Museum of Unity, Enugu: History, Heritage, Harmony

I’ve always been interested in history, world history but particularly African and Nigerian history. My father is definitely to blame for this love but it is one interest I am glad he piqued. Our history discussions spanned geographies, coasts and seas; we talked about everyday living within cultures, influencers and developments. It was and is still very interesting to mentally experience the evolution of a people.


As an adult, I am even more interested in Nigerian history especially as I know how that knowledge has shaped my view of my beloved country. I believe it is a disservice that we no longer teach Nigerian history and are missing a critical aspect of ensuring we remain a united Nigeria in thought and deed.


I have always lived in Lagos and for secondary education, attended Federal Government College, Enugu. I cannot fully express how that experience has shaped me as a person. I attended this school in an era when unity schools were the most prestigious schools to attend and student population came from across the entire country. I had the opportunity to interact with peers from different cultural, socioeconomic and religious backgrounds. In that melting pot, we became one, our unification emanating from emerging behind mom and/or dad to become independent teenagers, needing to survive in waters solely navigated by basic survival instincts. Today, those friendships span a quarter of a century and longer.


And so it was with glee that I returned to my roots as Life Skills facilitator on Nigerian Bottling Company’s (NBC) Youth Empowered programme. Enugu, being my city, I thought it wise to spend a few days stomping the city I no longer recognised but which had its imprints all over my heart. Plus, I would get some time away from the mania that is Lagos. As part of my “re-culturisation”, I convinced two of my friends to accompany me to the Museum of Unity in Enugu.  The 4-part display consists of:


  1. A unity exhibit
  2. An igbo culture exhibit
  3. A coal city exhibit
  4. A Dr. Nnamdi Azikiwe exhibit



Eureka Moments


  1. Established after the Nigerian Civil War (1967 – 1970), the Museum of Unity identifies the commonalities in Royalty, Deity and Ceremony not limited to human and agricultural fertility, life and death, celebrations, fairness and equity across the approximate 350 ethnic groups that make up Nigeria. In other words, the displays are not only relevant to igbo culture, beliefs and traditions but to every tribe that makes up modern day Nigeria.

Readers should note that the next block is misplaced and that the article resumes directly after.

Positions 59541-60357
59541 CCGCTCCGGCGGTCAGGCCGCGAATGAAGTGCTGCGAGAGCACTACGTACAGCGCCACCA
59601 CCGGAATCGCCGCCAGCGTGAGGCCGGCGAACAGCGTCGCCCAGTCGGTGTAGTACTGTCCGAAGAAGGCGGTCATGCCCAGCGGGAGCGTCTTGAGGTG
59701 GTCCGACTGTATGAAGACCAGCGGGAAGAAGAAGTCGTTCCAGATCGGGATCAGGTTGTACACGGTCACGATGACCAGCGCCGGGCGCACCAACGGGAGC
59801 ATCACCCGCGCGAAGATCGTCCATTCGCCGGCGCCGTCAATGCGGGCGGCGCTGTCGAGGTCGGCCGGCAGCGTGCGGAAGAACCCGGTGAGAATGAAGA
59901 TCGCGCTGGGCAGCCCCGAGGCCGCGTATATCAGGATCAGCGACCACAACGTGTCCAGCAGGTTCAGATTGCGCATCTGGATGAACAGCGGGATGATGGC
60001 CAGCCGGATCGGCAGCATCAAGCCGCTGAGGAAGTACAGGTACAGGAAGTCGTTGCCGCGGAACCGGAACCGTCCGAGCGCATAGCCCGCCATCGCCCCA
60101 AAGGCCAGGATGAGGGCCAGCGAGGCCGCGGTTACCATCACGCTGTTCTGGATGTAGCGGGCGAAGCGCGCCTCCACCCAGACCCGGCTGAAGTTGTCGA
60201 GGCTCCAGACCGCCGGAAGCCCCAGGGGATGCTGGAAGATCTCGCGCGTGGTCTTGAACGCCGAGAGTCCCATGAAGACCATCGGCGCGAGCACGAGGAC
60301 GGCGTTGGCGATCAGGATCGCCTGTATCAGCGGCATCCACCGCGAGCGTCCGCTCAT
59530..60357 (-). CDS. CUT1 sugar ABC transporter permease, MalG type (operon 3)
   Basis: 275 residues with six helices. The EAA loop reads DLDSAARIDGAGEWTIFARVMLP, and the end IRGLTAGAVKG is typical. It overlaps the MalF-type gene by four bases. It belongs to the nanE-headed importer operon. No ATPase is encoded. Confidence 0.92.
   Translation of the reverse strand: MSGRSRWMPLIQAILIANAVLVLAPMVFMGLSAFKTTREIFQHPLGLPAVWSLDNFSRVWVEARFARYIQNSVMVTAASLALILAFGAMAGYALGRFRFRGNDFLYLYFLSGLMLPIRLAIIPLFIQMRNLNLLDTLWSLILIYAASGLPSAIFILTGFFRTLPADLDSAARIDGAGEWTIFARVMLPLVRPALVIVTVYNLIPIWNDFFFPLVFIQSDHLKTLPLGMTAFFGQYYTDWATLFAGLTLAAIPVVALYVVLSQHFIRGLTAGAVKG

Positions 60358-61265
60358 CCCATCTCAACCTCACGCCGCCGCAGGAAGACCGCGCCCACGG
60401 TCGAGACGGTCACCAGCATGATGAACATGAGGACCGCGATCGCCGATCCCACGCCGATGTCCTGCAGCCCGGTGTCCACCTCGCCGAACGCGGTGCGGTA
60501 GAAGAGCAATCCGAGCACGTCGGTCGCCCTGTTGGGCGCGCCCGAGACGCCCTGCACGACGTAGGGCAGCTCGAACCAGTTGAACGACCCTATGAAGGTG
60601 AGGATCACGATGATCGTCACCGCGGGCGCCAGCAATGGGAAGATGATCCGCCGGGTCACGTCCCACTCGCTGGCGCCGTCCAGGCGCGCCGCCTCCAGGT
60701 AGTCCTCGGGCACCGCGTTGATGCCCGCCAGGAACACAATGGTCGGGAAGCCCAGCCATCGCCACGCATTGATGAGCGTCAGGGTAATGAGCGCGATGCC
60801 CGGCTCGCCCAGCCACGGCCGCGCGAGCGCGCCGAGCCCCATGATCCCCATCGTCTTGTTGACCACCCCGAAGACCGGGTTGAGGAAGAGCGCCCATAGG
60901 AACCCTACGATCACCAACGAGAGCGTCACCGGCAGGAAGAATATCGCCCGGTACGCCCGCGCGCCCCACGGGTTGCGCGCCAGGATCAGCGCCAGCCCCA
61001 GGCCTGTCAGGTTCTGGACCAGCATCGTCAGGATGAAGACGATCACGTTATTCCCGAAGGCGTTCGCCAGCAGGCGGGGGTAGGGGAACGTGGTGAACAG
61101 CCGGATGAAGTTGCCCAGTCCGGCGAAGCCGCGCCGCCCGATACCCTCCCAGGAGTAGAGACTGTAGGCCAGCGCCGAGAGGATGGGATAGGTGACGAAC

1. The interactions between and amongst the tribes became evident as I toured the exhibits. The values and systems that maintained order in the day-today lives of indigenous peoples were apparent in dress, governance, trade, war and ceremonies.


  1. As we toured the Unity exhibit, I noticed that the full dress of the Obi of Onitsha (King of Onitsha, South-Eastern, Nigeria) was made from Damask, a fabric predominantly thought to originate from South West Nigeria. My interpretation of this was that there was extensive trade and transfers between the different groups. Also interesting is that fact that one display clearly alludes to the origin of the Onitsha masquerade as Igala, a tribe in today’s Benue state. Part of its dress aso-oke, also belongs to South West Nigeria.



  1. Art has always been a part of human existence and often represents beliefs in the tangible. It also was a form of passing on oral tradition with references. I discovered that the oldest bronze sculpture in Nigeria is actually from Oron, Akwa-Ibom state in South-South Nigeria and not from Nok in Plateau State, North Central Nigeria.


  1. The exhibit without meaning to, became evidence of transition from wholly indigenous societies, albeit with local interactions, to one with western influences through first trade and then colonialism.


  1. Money evolved from brass (so we’ve been smelting iron forever and of course knew some technology), to cowries, to fabric, to beads and then to glass. Don’t ask, I don’t understand the rationale either. We did have our traditional medium of exchange that sufficed until we were told we needed a more formal currency.


  1. The ancient linkages were clear. Nigerians have always co-existed and thrived.



The Museum of Unity in Enugu was a revelation to me in many parts. It achieved what it was designed to do; I learnt about other tribes, I saw similarities, I discovered we had been exchanging ideas and adopting best practices amongst ourselves for a long time. I felt a deep appreciation of the belief systems that drove ancient peoples; most of all, I felt truly Nigerian.

I recommend you visit this museum if you are ever in the Enugu area.  It will enhance your appreciation of the nation and our tribal heritage; that Kings and Queens were revered and we had functional governments with participation by both sexes; that our societies worked effectively and our beliefs were enough to provide a moral compass that ensured fairness, equity and justice. I saw that our commonalities are a lot more than our differences. I saw Nigeria.



Thank you ‘Gbubemi Atimomo for pointing out that Nok art was made from terracotta. Old Benin Empire, also in the South-South region of Nigeria is typically the reference for bronze works.

Author: Ekundayo Odele

CEO at UnoCasa. People oriented. Trainer, Facilitator. Open to learning and willing to try anything at least once.

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